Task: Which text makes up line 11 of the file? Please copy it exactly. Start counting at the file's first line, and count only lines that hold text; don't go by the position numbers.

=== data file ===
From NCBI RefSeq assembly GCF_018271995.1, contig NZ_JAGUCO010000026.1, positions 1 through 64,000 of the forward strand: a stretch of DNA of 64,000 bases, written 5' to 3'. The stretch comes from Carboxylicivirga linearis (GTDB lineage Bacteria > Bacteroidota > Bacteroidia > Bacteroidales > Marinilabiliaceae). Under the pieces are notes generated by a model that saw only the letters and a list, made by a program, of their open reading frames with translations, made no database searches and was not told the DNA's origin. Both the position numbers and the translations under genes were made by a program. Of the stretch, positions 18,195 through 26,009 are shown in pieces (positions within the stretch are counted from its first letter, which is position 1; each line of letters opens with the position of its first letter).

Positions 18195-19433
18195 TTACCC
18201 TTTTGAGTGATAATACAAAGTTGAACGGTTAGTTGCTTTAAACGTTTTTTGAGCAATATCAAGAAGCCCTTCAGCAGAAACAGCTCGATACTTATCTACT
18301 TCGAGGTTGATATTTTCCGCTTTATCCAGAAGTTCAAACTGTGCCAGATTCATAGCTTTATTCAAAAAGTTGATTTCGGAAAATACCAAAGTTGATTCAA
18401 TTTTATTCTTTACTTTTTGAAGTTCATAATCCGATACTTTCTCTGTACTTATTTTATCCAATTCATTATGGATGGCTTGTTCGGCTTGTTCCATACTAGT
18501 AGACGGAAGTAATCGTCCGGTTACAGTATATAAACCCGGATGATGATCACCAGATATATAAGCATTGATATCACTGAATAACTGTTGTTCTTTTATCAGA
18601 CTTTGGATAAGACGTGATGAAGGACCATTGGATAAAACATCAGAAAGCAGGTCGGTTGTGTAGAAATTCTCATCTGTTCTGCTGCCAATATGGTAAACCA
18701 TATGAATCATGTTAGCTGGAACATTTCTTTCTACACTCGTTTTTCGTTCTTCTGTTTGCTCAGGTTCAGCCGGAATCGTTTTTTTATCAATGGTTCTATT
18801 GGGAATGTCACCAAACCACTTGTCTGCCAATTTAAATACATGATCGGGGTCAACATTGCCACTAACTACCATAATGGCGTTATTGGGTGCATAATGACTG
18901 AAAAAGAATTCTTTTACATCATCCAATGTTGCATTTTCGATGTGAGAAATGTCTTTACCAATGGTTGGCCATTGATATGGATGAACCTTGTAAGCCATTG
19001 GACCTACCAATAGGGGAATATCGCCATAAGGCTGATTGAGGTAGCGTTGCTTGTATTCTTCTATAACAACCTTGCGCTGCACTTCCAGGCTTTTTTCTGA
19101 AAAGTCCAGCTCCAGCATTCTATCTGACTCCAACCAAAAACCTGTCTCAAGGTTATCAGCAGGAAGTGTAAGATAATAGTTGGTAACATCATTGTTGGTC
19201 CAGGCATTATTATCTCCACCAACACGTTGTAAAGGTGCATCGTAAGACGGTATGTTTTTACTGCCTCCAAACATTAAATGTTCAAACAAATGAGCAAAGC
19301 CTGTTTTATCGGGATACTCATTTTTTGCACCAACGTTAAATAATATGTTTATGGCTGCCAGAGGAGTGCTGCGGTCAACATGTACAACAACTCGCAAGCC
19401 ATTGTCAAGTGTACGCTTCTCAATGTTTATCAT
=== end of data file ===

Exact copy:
18901 AAAAAGAATTCTTTTACATCATCCAATGTTGCATTTTCGATGTGAGAAATGTCTTTACCAATGGTTGGCCATTGATATGGATGAACCTTGTAAGCCATTG